S.F. Gay Men Are Ditching Condoms In Favor Of Truvada
The results of a new survey conducted by Kaiser Permanente have become a cause for concern in the healthcare community.
First, the good news heralded by the report: among those who take Truvada to prevent the risk of HIV infection during sex "there has been no increase in the number of their sexual partners and no new HIV infections."
The celebration of that headline has been tempered by one of the preliminary survey's worrisome findings. A 45 percent subset of PrEP users have reported using condoms less during sex since beginning preventative treatment. Truvada may shield more than a 90 percent of a risk of HIV infection during sex, but abandoning condoms leaves users exposed to other sexually transmitted infections.
As the San Francisco Business Times points out, the larger picture is more opaque. "It represents only self-reported condom use by a subset of about 90 PrEP patients in the Kaiser program."
"We can't say how that applies to the entire group of people on PrEP," adds Dr. Brad Hare, director of Kaiser San Francisco's HIV care and prevention program.
Instinct spoke briefly with Dr. Hare Wednesday to clarify more of the preliminary report's results, and he revealed the following:
- This was done for clinical care, and not yet analyzed in a scientifically rigorous manner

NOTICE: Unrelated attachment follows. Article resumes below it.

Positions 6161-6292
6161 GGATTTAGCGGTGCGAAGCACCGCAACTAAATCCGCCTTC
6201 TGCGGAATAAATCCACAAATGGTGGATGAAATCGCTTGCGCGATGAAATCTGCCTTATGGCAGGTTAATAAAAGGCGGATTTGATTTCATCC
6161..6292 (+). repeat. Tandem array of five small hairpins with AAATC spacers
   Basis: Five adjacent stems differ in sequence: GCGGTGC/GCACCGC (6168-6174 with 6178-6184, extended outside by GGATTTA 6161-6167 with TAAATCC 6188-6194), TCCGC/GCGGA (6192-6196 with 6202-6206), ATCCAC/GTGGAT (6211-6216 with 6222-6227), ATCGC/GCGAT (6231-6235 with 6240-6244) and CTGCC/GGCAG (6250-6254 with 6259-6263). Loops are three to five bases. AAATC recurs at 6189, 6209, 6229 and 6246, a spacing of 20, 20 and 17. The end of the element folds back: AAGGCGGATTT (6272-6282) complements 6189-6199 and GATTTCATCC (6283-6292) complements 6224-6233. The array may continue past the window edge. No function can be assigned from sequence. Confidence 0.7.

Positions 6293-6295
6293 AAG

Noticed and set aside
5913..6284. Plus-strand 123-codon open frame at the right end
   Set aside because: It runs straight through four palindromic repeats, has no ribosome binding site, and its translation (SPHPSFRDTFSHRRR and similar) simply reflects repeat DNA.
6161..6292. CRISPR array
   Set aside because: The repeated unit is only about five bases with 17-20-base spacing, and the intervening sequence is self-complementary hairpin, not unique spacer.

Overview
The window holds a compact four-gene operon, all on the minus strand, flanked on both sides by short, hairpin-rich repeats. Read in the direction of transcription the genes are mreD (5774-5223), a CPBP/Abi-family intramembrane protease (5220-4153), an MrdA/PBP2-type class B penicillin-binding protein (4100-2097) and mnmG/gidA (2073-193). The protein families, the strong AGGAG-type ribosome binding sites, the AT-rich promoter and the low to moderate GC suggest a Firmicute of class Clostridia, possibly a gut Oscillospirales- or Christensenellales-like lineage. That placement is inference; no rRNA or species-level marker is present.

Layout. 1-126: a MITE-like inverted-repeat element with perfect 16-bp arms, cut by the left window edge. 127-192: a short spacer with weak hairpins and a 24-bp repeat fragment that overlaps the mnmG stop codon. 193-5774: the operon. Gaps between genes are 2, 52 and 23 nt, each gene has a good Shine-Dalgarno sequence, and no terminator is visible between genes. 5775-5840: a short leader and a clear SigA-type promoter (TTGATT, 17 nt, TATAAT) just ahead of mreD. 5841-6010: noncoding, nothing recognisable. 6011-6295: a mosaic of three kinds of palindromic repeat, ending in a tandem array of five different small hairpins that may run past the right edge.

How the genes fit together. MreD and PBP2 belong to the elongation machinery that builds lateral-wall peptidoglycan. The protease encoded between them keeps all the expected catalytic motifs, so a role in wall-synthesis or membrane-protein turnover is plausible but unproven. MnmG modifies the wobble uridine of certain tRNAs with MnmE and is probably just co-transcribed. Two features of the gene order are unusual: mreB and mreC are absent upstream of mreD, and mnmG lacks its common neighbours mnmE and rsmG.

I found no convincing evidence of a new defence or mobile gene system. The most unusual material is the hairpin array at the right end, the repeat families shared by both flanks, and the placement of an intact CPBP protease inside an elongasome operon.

- We don't have information on what demographic of patients reduced condom use (e.g, was is primarily among men in serodiscordant, monogamous relationships, or among those with multiple partners), to waht decgree condom use decreaed (100% to 0%, 10% to 0%, 100% to 90%), and in what circumstance condom use decreased (all times, just with primary partner and not with other partners).
- We don't have a 'control' group, so we don't know how condom use may change in the absence of PrEP
- We don't have results over mutliple time points, so we don't if this change will be sustained
Michael Weinstein, AIDS Healthcare Foundation president and an early, controversial critic of Truvada as PrEP, trounced on the report. "Why would men take this medication if they intended to use a condom? It's utterly predictable."
Despite Weinstein's continued criticism, there is much deserved praise surrounding Truvada as a HIV prevention routine.
"The main point that should not get overshadowed: PrEP is prescribed to prevent HIV infections, and it appears to be working in our population," Dr. Hare told Instinct. "Among >500 MSM prescribed PrEP with over 200 person-years on treatment, we have seen no new HIV infections."
"The reasons people are coming in are different," he added. "People are seeking PrEP because their friends are on it and they're sharing stories about it changing their lives. Patients are coming in and saying, 'It must be for me, too.'"
(Updated with Dr. Hare interview and the direct data he provided Wednesday at 1 p.m. est)